With Time Zone, OSV releases their eight album, following their tradition by serving us an interesting and challenging album. OSV's music is progressive, instrumental and tends to shift more and more towards the heavy fusion side of music. Like I wrote in my previous review (2015, see review) the name OSV no longer stands for the names of the current band members, for original keyboard player Brandon Vaughn has only returned to add some soloing on the previous album but the black and whites have been played by Mathieu Fiset for quite a while now. Both founding members; drummer Gary Oppert and bass player Steve Sexton remain and also guitar player Marcel Coenen is a steady factor and has contributed his flashy playing to OSV's albums for several years now.
Time Zone goes back to a sort of band feeling, with the only guests Jonas Tamas and Lee Luland contributing on two and one song respectively. Therefore, the impact of the Dutch axe wielder is massive on this album, sure I guess the recorded parts have been sent back and forth and sometimes this shows. But generally Time Zone celebrates Coenen's fabulous playing especially when piano and fusion minded keyboards are used to create a perfect balance in the music. Listen to the album's opener Hour At Hand and you will find strong piano alongside a cool Hammond organ , topped off with amazing soloing by Coenen. The following Red Code takes the music a step further towards Planet X, LTE and Cosmosquad; heavily drenched in fusion and still retaining the accessible melodies. Musically, Time Zone has a prominent bass guitar in the mix, something bass fanatics really will appreciate, but sometimes the bass takes away the attention while there are nice things going on further back in the mix. Not a disturbing thing, but it has to be said. Merciful Fate sees both Jonas as well as Lee guesting on the guitar changing the style slightly; a nice addition and variation. Although I do appreciate the fine compositions on the album and love the well created interaction between keys and guitar, there is one thing that starts to annoy me after several listening sessions. To me it sounds like founding member Gary Oppert has turned into a machine. Are his parts programmed? To me it does sound that way. My overall impression of the album is synthetic, purely because of the way the drums sound on the album. Where the bass sounds great; a bit too loud, but not too disturbing as I wrote, the sound of the drums definitely are the weakest link on the album.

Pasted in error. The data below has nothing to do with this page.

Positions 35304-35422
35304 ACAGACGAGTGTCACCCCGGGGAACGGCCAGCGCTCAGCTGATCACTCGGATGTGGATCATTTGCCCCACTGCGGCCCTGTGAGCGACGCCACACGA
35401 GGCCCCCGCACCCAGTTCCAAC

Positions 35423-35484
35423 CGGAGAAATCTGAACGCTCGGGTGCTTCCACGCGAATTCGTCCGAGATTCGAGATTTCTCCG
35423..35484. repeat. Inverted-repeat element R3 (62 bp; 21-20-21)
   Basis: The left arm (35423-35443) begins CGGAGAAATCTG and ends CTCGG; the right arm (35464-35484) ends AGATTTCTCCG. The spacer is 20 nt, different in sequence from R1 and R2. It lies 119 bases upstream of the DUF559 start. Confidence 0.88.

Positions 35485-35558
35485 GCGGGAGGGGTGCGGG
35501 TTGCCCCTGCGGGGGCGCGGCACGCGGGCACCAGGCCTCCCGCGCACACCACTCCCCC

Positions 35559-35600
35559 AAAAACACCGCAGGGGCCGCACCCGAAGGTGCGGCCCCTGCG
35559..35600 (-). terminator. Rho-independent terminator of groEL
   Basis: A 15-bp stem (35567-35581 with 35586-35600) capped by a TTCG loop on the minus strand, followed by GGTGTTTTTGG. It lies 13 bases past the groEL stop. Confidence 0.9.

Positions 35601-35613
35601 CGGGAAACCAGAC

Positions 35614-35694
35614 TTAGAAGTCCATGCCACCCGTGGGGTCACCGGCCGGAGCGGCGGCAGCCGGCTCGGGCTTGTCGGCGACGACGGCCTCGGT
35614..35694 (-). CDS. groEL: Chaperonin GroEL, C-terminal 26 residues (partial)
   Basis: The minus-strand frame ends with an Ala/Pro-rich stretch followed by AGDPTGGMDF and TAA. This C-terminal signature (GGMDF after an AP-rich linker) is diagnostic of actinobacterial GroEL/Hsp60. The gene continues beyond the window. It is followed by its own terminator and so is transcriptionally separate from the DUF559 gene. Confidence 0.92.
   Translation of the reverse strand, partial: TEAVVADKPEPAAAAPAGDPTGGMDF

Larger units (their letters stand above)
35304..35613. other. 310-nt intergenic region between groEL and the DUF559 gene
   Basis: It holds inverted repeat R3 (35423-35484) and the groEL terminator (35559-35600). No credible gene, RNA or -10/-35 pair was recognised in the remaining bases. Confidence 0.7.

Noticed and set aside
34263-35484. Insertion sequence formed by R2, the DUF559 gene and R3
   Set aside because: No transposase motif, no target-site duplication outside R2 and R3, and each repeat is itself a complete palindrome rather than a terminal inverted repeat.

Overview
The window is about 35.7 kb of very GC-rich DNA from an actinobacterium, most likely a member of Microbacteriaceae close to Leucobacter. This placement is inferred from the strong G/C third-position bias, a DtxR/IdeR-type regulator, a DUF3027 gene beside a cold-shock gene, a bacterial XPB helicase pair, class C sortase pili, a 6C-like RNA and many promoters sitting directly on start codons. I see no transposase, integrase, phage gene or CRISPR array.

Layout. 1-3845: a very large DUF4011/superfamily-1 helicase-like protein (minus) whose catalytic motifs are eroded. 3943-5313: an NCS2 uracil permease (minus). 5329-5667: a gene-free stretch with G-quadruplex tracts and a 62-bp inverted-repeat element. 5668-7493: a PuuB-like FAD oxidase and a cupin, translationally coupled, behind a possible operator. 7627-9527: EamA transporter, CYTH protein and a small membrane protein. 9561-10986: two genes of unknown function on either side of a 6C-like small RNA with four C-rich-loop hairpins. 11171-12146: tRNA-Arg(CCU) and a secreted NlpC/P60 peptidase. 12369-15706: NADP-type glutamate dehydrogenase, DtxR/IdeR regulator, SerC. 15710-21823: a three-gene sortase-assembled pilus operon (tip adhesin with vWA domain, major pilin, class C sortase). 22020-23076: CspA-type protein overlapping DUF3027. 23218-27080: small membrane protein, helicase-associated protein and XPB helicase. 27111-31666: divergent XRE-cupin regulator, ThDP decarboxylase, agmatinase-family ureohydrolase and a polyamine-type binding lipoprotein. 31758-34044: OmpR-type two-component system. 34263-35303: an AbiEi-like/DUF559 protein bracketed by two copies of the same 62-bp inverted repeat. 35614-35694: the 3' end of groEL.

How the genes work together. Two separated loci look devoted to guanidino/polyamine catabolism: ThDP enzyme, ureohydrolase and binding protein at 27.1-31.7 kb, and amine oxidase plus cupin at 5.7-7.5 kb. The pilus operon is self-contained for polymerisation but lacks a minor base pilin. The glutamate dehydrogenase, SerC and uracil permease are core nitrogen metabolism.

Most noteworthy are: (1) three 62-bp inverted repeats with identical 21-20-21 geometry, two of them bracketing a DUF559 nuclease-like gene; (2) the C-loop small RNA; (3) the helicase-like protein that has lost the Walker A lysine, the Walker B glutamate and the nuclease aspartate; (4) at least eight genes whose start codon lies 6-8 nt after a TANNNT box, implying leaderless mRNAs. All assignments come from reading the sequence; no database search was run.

Enough nagging, Time Zone could follow in the footsteps of the bands I mentioned before and the jazzy influences of the piano make my heart melt a bit. Lapse Of Judgement is close to brilliant and Great Divide is an awesome fusion ballad. It's just the production of the drums that hold me from putting OSV on the same level as Planet X. The compositions definitely are up to Planet X standard, so we'll have to wait until next year to find out how the successor of this album will sound.
***+ Pedro Bekkers (edited by Robert James Pashman)
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